Omega v. Costco: First Sale Doctrine Exception Under Copyright Applies for Foreign-Made Goods

In 2010, the Supreme Court granted certiorari for a case between Omega and Costco concerning whether or not Costco, a discount retailer, in selling luxury Omega watches with an “Omega Globe” logo engraving without authorization from the Swiss watchmaker was infringing the importation right under the Copyright Act. The district court granted summary judgment in favor of Costco based on the first sale doctrine exception but the Ninth Circuit reversed based on the rationale that the first sale doctrine only applied to copies “lawfully made under this title” and since the Omega watches were made in Switzerland, it exception did not apply. The Supreme Court reached a 4-4 tie with Justice Kagan recusing herself, meaning that the Ninth Circuit decision was affirmed but only within the Ninth Circuit.

On remand, the district court once again granted summary judgment in favor of Costco but under a different theory, copyright misuse. The court found that Omega misused its copyright in the logo by trying to expand a limited monopoly of non-copyrightable watches. Omega appealed to the Ninth Circuit and in today’s decision, the court applied a recent 2013 Supreme Court case, Kirtsaeng v. Wiley, which held that the phrase “lawfully made under this title” applied to products made abroad that were brought into the United States. Under Kirtsaeng, the Ninth Circuit reapplied the first sale doctrine as a valid defense and reaffirmed that “copyright owners cannot used their rights to fix resale prices in the downstream market.”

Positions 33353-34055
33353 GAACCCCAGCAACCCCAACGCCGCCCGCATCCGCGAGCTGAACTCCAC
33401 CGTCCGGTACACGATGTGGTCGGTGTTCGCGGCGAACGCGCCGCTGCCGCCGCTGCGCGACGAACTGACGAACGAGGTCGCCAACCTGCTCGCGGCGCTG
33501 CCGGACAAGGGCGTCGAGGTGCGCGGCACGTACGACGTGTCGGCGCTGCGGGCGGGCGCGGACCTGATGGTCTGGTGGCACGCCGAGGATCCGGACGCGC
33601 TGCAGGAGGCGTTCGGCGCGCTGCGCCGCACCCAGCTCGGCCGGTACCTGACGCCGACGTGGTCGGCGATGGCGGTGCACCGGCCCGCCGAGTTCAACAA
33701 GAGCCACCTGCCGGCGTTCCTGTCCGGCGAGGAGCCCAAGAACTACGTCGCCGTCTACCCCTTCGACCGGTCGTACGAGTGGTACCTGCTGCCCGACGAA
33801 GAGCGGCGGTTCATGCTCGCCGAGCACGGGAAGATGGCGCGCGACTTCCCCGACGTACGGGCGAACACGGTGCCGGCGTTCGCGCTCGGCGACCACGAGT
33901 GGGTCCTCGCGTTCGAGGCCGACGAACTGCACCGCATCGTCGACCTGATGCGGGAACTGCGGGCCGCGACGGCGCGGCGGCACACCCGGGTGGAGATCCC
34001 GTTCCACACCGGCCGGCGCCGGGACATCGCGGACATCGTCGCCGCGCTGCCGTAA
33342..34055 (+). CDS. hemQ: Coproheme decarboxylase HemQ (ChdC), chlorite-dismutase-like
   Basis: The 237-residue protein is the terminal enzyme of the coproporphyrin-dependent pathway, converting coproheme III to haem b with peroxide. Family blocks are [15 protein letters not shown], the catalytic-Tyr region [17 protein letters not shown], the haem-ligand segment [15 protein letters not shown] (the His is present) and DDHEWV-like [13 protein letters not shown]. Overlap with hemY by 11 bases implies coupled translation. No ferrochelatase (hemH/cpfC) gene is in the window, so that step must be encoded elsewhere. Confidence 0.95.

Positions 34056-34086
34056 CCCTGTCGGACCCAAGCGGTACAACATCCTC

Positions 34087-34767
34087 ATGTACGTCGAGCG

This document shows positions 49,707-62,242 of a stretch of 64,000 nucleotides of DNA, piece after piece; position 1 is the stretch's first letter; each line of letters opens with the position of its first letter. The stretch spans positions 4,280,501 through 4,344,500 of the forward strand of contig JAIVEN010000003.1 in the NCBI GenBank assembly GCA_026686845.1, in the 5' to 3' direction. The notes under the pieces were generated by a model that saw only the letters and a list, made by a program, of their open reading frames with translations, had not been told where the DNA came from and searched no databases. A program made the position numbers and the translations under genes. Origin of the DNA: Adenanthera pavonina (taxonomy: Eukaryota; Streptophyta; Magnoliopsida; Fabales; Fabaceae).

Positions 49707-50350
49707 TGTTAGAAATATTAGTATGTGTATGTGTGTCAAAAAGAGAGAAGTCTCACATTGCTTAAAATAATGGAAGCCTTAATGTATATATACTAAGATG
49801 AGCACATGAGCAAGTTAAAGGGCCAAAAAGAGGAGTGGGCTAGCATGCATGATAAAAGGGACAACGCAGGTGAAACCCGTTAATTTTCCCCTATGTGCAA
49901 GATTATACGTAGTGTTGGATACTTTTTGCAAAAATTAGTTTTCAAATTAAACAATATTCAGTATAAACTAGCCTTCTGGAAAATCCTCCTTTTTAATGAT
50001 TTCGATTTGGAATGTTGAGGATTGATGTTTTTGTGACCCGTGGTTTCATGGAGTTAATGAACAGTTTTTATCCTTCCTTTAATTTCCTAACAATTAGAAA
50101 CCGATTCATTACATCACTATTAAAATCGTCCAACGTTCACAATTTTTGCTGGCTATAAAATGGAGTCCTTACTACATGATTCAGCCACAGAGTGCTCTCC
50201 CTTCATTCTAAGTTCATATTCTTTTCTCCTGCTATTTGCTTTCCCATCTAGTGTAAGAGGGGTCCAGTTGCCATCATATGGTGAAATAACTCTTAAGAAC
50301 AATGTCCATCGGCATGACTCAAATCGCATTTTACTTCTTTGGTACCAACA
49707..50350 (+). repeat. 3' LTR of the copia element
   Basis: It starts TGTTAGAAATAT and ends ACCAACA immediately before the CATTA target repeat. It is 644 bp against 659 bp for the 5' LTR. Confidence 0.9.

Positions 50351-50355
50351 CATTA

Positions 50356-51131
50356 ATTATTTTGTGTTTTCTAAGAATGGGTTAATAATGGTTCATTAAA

However, in a strong concurring opinion, Judge Kim McLane Wardlaw agreed with the outcome but argued that the Ninth Circuit should have affirmed the copyright misuse finding because “Omega impermissibly used the defensive shield of copyright as an offensive sword.” Judge Wardlaw’s opinion fairly warns against using copyright as a means to fight otherwise legal gray market goods.